Life threatening, complex cardiac tachyarrhythmias can be due to the activity of a reentrant electrical source, i.e., a rotor of characteristic size and angular velocity from which spiral waves radiate at a high frequency.8,9 The basic components of the rotor are a curved wave front, a curved wave tail and a core around which the wave front and tail rotate (Figure 1C). The rotor may drift and travel along complex paths or may be completely stationary with spiral waves emanating from it and propagating through the ventricles.3,10 The waves may undergo a variety of behaviors; for example, they may be highly stable and spiral periodically around their generating rotor as in Figure 2 to activate the ventricles at extremely high frequencies, or they may undergo breakup in the rotor’s periphery and result in fibrillatory conduction (see Figure 3), the net result being complex spatial and temporal patterns of ventricular activation. 11 In other words, the behavior of the rotor, and that of the waves generated by it, may be reflected on ECG as monomorphic or polymorphic ventricular tachycardias,12 or even VF.3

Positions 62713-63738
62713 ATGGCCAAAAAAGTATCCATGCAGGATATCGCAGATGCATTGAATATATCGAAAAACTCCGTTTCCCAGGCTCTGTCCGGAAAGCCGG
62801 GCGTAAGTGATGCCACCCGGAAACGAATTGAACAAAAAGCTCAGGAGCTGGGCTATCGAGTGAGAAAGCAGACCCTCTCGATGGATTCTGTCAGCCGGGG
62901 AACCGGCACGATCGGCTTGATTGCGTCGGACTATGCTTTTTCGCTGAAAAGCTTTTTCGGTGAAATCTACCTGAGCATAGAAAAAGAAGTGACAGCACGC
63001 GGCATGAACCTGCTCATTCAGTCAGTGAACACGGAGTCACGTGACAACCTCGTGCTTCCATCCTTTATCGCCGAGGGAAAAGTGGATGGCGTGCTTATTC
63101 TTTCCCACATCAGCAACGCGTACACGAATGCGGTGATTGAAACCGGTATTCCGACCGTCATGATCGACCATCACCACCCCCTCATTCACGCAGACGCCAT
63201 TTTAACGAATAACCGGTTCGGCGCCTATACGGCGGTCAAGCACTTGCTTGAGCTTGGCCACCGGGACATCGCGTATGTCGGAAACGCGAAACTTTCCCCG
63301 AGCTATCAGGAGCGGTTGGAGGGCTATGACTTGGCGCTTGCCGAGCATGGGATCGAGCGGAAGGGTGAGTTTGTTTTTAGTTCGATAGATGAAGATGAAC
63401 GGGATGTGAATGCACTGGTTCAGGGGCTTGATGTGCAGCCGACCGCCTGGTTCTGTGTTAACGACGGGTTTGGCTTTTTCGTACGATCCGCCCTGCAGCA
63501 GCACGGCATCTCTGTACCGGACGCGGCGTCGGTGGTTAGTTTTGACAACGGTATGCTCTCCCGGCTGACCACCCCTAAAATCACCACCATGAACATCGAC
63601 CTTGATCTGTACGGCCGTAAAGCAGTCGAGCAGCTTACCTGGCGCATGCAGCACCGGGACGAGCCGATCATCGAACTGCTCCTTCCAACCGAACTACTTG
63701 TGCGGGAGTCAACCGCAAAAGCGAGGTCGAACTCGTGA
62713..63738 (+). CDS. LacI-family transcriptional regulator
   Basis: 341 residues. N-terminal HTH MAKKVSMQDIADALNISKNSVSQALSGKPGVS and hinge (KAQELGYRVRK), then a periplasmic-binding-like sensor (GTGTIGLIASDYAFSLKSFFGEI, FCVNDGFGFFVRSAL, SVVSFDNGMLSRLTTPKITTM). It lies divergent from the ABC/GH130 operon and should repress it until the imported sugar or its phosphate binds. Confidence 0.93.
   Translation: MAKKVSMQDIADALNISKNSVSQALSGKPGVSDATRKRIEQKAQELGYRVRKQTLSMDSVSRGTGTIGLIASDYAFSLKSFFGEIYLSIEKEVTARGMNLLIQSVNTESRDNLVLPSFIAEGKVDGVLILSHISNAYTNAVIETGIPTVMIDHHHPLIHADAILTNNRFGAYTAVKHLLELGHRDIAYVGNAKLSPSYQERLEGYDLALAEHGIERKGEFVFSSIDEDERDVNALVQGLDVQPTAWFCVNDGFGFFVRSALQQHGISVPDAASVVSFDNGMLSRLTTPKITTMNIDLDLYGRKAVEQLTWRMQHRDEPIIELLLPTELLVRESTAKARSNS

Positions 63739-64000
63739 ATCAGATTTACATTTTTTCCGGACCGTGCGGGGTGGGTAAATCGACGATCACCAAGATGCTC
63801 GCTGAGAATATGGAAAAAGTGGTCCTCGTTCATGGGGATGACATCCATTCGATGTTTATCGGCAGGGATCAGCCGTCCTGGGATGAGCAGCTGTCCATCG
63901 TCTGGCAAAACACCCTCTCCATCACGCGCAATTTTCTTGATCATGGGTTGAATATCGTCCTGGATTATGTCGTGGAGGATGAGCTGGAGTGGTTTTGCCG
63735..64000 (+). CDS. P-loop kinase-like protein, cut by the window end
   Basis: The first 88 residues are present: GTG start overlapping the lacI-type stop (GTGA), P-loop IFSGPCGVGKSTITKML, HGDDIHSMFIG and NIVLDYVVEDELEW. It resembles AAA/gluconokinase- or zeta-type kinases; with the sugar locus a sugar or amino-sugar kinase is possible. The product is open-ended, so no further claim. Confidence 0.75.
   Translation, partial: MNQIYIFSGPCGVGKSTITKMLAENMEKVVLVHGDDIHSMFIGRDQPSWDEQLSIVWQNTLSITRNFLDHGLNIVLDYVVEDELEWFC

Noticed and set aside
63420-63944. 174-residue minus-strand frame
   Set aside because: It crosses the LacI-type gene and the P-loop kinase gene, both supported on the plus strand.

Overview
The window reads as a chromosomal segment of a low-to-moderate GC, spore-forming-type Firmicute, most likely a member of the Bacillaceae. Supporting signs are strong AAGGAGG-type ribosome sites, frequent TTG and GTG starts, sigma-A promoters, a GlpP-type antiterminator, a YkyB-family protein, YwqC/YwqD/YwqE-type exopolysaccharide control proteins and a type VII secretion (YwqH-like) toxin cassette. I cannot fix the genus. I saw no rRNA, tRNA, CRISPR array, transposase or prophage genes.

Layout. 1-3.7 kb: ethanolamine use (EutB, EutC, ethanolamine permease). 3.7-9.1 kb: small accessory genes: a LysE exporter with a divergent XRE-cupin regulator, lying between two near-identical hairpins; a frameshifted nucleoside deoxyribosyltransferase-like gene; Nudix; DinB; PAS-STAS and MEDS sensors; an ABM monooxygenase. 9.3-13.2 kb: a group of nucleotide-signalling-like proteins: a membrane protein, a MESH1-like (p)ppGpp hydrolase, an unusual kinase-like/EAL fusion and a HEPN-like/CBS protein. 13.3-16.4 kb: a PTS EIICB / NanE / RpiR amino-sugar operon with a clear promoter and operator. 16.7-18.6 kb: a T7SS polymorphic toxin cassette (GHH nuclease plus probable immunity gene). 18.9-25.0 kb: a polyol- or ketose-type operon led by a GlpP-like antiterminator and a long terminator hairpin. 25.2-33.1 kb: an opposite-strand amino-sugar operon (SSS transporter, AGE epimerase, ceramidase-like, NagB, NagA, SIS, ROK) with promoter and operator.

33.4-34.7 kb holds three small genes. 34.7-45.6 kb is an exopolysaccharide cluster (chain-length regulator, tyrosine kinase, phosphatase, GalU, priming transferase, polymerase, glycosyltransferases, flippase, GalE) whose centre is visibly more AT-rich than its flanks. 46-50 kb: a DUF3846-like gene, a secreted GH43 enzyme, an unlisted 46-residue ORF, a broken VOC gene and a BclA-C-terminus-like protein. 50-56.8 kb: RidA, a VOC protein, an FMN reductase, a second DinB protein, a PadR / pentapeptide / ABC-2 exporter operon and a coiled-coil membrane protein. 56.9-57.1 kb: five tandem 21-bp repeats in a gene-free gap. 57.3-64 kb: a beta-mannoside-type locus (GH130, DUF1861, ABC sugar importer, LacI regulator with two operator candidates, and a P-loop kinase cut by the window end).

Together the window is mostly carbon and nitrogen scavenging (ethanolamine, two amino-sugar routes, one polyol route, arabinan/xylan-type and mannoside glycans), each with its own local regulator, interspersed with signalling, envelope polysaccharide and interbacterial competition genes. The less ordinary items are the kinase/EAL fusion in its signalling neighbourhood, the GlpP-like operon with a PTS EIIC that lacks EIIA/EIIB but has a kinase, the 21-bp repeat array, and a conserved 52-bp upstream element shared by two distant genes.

Figure 2
High-frequency stationary rotor results in fibrillation in an isolated, Langendorff-perfused guinea pig heart. A, ECG trace of VF. B, Snapshots of phase maps of the anterior (left) and posterior (right) epicardial surfaces of the ventricles during VF, ...
Figure 3
A, IK1 and IKs have different roles in VF dynamics. A. Role of IK1 density in VF dynamics in a 2-D model (6×6 cm2) of the guinea pig ventricles consisting of >200,000 excitable elements (“cells”). The simulated left ventricle ...

Rotors and VF in the human heart